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Jul 29, 2010

Work Opportunity Tax Credit

Work Opportunity Tax Credit

Dear Client:

This letter is in response to your recent request for information on the Work Opportunity Tax Credit (WOTC) and how you can become eligible to take the credit while you are in the process of seeking and hiring new employees.

Congress has tinkered with the WOTC many times in recent years. The Small Business and Work Opportunity Tax Act of 2007 extended the Work Opportunity Tax Credit through August 31, 2011. The American Recovery and Reinvestment Act of 2009 expanded the WOTC to cover more unemployed veterans and disconnected youth.

Additionally, the WOTC is temporarily combined with the Welfare-to-Work Credit.

Now let’s examine the credit itself. The Internal Revenue Code provides that the WOTC is available on an elective basis for employers who hire individuals from one of specific targeted groups such as qualified SSI and food stamp recipients, qualified ex-felons and others. The credit generally equals 40% of qualified wages (reduced to 25% for employment of 400 hours or less). The term “qualified wages” generally means wages attributable to service rendered by a member of a targeted group during the one-year period beginning with the day the individual began work for the employer.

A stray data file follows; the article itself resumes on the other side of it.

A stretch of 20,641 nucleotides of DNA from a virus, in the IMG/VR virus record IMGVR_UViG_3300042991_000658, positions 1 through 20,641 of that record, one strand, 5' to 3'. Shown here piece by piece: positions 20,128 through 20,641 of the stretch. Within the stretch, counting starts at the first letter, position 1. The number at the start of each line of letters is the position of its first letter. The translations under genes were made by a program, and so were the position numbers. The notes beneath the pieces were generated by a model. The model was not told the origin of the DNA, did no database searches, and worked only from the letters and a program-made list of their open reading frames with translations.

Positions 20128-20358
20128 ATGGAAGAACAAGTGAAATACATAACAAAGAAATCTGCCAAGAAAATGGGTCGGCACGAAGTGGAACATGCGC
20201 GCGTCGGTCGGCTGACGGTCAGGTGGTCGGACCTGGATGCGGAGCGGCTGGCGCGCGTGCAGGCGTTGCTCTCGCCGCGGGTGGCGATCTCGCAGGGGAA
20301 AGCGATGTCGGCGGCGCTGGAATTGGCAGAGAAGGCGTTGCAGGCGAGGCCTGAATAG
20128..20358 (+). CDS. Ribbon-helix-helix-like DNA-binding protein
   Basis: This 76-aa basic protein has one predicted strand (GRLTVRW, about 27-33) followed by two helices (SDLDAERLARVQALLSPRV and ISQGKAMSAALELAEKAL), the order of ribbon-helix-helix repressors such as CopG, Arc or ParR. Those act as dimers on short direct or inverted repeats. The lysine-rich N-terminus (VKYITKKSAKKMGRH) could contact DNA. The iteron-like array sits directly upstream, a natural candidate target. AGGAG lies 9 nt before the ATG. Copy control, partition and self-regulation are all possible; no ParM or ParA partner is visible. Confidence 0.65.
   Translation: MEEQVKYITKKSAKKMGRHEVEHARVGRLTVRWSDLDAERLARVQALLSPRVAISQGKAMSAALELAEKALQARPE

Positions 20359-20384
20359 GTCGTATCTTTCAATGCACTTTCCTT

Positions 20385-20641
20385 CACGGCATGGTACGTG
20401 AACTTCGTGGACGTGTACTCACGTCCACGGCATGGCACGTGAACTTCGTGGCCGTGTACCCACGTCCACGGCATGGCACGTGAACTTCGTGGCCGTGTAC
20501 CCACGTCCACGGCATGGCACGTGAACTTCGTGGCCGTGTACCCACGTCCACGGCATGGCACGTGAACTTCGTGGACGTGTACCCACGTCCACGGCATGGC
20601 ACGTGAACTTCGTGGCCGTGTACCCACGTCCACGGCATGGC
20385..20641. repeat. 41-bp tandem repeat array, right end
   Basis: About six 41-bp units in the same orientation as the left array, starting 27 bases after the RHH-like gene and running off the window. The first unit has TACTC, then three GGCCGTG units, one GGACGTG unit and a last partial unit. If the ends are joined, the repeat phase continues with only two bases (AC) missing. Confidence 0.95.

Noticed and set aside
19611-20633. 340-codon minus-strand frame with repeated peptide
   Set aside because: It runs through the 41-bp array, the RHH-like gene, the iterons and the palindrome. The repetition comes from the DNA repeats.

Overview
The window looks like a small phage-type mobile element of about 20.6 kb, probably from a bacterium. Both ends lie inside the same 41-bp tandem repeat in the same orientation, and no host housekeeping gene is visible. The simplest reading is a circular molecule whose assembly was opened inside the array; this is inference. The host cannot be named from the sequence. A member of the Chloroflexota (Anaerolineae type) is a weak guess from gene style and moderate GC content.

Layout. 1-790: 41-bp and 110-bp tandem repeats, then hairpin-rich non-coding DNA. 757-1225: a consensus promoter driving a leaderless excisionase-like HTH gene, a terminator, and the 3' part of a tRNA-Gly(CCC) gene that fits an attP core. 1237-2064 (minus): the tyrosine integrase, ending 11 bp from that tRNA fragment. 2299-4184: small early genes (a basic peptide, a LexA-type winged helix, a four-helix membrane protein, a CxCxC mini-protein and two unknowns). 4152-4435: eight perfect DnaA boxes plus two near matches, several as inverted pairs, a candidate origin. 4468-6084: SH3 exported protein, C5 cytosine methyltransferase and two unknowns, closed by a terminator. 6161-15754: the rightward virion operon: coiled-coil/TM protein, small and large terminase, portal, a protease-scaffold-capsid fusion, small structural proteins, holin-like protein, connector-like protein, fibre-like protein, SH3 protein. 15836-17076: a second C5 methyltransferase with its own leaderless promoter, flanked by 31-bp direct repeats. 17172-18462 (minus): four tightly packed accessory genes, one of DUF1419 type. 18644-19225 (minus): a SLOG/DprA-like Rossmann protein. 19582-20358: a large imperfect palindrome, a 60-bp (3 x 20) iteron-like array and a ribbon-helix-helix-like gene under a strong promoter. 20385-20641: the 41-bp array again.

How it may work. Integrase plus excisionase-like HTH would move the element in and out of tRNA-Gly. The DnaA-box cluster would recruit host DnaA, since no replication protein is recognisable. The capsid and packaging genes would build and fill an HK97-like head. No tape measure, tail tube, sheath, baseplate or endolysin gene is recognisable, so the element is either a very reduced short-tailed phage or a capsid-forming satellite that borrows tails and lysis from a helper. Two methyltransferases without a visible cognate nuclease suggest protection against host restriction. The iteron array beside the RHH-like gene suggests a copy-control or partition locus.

The maximum credit that you can take per eligible employee is generally $2,400 (40% of the first $6,000 of qualified first-year wages). For qualified summer youth employees, the maximum credit is $1,200 (40% of the first $3,000 of qualified first-year wages). The employer’s regular deduction for wages paid is reduced by the amount of the credit. You should note, however, that the IRS will not permit a credit to be taken for wages paid to an employee who works fewer than 120 hours in the first year of employment.

Once you have found an employee that you believe is eligible for the credit, in order to take the credit you must complete IRS Form 8850, Pre-Screening Notice and Certification Request for the Work Opportunity and Welfare-to-Work Credits, and file with the WOTC coordinator for your state no later than the 21st day after the employee begins working for you. In addition, there is a form that you will need to obtain from the Department of Labor with respect to the employee that also must be sent to the WOTC coordinator for your state along with Form 8850.

Please feel free to contact us to assist you in taking advantage of this valuable tax credit. We will be glad to help you with all of the work through all of the legal requirements and paperwork necessary to take advantage of the tax credit.

Sincerely yours,

Arthur Lee Moye III
Certified Public Accountant
MBS Accountancy Corporation

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